A well-known attendee was Neil deGrasse Tyson, whose research interests include unusually active star-formation in galaxies in dense environments. He spent time with student attendees and interacted and posed for pictures with Union summer research students who recognized him during the lunch in Wold Atrium.

Halley Darling, ’13, and Lucas Viani, ’14, each presented posters during the conference about their multi-year research projects with Koopmann on the gas and star formation properties of a nearby group of galaxies.

Many Union staff helped with the conference. Special thanks to Colleen Palleschi, Halley Darling, Lucas Viani, Scott LaBrake, Paul Debiase,
Cynthia Martin, Mina Evtimova, Joyce Chabot, John Sheehan, Judy Manchester, Gary Olsen, Dining Services, ITS, Diane Meyers and Facilities, Mary D’Amelia and Special Events staff.

 

Prof. Orzel’s Publishes Second Book: How to Teach Relativity to your Dog

Chad Orzel, Associate Professor of Physics & Astronomy, has published his second book: How to Teach Relativity to Your Dog, in which he explains relativity through imaginary conversations with Emmy, his German shepherd mix. The book is a follow-up to Orzel’s popular How to Teach Physics to Your Dog (see this post).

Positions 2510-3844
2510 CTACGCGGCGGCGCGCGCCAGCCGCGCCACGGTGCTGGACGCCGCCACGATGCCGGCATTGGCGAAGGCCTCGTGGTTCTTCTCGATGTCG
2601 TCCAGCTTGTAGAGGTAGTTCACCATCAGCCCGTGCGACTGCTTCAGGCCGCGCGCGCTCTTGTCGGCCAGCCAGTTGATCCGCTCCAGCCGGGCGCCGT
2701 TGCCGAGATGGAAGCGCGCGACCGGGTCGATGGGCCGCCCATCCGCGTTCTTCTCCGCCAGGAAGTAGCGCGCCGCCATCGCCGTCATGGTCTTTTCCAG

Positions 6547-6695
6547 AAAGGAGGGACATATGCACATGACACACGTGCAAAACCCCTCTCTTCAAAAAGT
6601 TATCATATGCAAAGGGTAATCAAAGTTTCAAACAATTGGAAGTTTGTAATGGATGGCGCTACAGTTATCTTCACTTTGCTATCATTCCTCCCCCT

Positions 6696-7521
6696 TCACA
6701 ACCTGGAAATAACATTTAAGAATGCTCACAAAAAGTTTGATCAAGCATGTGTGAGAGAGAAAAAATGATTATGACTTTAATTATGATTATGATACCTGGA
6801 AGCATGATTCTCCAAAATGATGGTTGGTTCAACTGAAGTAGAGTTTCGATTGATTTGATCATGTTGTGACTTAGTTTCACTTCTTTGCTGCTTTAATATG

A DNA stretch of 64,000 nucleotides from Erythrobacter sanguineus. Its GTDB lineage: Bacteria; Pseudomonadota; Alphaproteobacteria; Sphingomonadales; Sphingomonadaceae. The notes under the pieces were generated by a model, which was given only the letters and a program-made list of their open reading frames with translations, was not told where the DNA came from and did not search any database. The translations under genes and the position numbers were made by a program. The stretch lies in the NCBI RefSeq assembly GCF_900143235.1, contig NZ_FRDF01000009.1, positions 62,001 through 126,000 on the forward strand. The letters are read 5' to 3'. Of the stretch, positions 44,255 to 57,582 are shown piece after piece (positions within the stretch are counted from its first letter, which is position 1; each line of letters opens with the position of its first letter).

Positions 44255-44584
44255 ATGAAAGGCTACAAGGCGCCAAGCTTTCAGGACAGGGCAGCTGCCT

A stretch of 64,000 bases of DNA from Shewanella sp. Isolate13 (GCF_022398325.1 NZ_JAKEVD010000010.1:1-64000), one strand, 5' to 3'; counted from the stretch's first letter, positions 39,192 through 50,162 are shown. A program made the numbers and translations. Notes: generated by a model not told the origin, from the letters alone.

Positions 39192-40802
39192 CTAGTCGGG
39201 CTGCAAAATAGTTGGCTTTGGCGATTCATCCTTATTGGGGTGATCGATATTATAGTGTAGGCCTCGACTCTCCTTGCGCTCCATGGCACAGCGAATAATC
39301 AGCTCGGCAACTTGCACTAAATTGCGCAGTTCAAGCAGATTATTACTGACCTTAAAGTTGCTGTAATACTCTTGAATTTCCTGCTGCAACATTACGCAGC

See the following links for more information:
Press Release
New York Times Review
Review in Wired
Times Union article
Cosmic Log article

Union Physics majors observe at Arecibo Observatory

Rachel Almodovar, Rebecca Koopmann, Halley Darling, and Lucas Viani at the Arecibo Telescope

Physics and Astronomy majors Halley Darling, ’13, Lucas Viani, ’14, and Rachel Almovodar, ’15, recently observed at the Arecibo Telescope in Puerto Rico with Physics & Astronomy Professor Rebecca Koopmann, ’89. The team carried out a 4-night observing run to record radio emission from hydrogen gas in galaxies located up to 750 million light-years away. The Arecibo telescope operates at radio wavelengths and is the world’s largest reflector, spanning more than 1,000 feet in diameter and with a surface area as big as 26 football fields.